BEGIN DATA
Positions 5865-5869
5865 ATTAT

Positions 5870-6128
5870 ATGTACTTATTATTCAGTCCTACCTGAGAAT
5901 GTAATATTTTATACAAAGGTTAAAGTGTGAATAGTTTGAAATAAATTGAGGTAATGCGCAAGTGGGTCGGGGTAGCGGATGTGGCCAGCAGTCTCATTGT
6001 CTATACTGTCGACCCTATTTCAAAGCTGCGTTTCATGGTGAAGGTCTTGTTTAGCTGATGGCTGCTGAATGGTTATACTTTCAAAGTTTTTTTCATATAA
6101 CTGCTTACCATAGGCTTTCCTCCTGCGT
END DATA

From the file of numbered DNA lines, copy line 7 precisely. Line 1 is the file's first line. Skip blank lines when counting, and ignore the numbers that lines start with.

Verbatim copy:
6101 CTGCTTACCATAGGCTTTCCTCCTGCGT